capability of finding the true global optimality and escape from local minima;
no need of domain-specific knowledge;
treatment of problems as a black-box;
dealing with highly nonlinear, multimodal and discontinuous problems;
generally gradient-free methods;
stochastic components in terms of random numbers and random walks;
powerful and efficient for solving several classes of NP-hard real-world problems.
In the presented study, a set of three nature-inspired algorithms, that is, Cuckoo search algorithm (CSA), particle swarm optimization (PSO), and multi-swarm optimization (MSO), are compared in terms of strategies used in the evolutionary process and also regarding the results obtained when applied for multimodal biomedical image registration. The objective of this research is to identify the most reliable optimization algorithm for this class of problems. The criteria taken into consideration are not only the precision of the results and convergence speed, but also the required computing resources.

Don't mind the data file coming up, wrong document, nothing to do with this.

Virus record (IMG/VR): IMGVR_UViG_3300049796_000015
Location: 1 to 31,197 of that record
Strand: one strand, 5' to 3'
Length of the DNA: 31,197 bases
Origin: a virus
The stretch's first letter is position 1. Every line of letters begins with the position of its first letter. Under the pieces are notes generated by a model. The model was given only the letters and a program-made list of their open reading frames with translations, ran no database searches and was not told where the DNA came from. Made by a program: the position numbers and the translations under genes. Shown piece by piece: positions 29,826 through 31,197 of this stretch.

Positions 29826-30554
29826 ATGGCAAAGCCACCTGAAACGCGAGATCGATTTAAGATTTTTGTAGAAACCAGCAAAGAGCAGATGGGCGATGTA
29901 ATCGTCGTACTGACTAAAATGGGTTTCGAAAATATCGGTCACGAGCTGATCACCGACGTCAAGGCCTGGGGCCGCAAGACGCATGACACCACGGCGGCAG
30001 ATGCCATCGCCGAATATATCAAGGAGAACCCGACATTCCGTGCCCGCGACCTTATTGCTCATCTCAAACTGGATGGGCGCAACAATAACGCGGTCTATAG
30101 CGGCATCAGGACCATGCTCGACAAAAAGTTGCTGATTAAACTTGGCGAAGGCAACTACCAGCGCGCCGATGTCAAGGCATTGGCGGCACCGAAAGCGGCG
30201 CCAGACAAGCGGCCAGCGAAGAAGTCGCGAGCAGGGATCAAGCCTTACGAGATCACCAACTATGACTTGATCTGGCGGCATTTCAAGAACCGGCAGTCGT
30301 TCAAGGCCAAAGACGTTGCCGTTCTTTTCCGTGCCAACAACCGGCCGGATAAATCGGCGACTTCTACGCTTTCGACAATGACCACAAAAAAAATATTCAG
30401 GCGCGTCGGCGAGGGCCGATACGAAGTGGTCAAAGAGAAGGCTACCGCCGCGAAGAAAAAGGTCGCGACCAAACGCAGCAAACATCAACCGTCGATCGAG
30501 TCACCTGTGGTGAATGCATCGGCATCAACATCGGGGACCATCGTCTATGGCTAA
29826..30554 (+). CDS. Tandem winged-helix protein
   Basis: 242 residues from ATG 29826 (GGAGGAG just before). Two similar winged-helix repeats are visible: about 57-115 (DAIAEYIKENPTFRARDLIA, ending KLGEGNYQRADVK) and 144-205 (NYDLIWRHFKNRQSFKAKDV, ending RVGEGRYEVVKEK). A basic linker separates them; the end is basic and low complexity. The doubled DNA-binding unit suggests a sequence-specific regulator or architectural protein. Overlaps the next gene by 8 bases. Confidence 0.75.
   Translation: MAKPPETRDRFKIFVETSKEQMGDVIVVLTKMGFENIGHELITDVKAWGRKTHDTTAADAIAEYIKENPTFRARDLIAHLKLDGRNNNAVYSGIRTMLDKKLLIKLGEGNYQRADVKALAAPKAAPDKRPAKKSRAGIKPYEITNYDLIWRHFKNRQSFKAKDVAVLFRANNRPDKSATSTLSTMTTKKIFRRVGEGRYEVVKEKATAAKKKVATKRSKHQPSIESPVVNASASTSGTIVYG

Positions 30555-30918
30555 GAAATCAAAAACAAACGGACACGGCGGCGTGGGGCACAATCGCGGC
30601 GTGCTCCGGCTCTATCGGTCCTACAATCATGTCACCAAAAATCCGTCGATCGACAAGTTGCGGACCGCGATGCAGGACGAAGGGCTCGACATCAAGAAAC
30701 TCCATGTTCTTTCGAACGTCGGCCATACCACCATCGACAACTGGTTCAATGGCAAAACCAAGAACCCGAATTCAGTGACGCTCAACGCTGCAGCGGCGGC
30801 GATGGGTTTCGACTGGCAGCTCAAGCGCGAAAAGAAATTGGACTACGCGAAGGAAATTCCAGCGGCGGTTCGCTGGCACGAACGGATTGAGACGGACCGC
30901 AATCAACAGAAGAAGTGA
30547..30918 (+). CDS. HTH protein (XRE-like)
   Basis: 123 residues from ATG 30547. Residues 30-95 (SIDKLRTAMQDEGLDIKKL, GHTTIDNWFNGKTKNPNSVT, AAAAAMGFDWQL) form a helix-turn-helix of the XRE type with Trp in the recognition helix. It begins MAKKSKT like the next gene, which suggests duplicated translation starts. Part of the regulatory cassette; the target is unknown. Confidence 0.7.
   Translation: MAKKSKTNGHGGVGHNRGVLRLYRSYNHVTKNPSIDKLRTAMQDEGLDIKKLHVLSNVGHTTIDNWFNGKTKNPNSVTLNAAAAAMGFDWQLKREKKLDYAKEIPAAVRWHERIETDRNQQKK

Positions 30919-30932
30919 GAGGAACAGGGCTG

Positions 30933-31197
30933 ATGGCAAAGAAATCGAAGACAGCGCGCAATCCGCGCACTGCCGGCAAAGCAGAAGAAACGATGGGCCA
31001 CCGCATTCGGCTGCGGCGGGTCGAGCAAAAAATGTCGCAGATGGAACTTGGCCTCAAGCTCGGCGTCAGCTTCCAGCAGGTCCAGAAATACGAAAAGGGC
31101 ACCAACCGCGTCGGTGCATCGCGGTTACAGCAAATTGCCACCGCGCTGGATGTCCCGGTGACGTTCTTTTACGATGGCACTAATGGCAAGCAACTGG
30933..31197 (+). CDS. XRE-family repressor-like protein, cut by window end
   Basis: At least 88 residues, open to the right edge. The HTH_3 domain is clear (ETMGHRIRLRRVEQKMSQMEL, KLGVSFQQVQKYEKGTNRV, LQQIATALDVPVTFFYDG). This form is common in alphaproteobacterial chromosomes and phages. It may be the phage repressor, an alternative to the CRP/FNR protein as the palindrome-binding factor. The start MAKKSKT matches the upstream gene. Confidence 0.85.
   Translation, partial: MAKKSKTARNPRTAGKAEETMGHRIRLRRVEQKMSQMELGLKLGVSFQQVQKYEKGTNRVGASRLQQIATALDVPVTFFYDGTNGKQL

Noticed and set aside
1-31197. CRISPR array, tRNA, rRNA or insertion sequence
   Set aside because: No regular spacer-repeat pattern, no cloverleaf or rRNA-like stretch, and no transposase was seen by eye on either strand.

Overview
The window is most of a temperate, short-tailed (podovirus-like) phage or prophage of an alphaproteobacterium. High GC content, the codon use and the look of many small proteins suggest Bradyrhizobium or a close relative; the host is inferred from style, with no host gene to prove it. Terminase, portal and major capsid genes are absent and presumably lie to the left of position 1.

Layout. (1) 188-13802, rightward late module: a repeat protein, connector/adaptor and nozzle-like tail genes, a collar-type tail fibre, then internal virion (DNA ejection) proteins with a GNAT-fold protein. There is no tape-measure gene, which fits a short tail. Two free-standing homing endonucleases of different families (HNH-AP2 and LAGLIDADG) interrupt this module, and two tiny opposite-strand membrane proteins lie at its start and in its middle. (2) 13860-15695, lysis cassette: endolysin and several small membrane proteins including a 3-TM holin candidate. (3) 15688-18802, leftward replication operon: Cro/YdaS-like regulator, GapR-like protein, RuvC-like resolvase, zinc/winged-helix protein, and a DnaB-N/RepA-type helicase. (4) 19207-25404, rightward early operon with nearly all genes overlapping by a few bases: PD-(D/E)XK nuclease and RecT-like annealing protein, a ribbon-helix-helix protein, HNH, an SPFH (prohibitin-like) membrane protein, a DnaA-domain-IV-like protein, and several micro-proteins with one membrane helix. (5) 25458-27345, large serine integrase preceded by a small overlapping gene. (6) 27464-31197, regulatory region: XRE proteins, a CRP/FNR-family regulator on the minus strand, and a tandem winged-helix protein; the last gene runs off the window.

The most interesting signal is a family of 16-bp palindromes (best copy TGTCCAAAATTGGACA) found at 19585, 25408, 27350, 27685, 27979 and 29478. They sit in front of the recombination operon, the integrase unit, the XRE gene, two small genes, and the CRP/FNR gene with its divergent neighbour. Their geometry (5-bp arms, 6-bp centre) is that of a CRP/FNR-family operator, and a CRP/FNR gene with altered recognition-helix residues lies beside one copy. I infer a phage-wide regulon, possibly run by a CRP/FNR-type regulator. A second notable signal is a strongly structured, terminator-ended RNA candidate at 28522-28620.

For image registration, a geometric transform required to obtain a perfect overlay of two or more images. The images have been acquired using the same or different sensors, from different viewpoints or at different times. One of these images is considered as model and for all the other images (sources) a geometric transform has to be computed, so that when it is applied to the source, the result is aligned to the model image.
The results were obtained by using two data sets taken from the freely available OsiriX database with Digital Imaging and Communications in Medicine medical images. These results revealed that (1) PSO offers the most precise solutions, (2) CSA and MSO are more stable in the sense that their solutions are less scattered, and (3) MSO and PSO have a higher convergence speed. As a conclusion, the nature-inspired algorithms demonstrated their efficacy for image registration. So in conclusion, computational intelligence is not only deep learning but means also other methods, and deep learning in medical image processing is not only CNN but also other network architectures. There are a variety of powerful methods of computational intelligence. However, there is still the need to carefully select the appropriate methods that best fits a certain problem, and a general rule guiding the scientists here is not known (yet).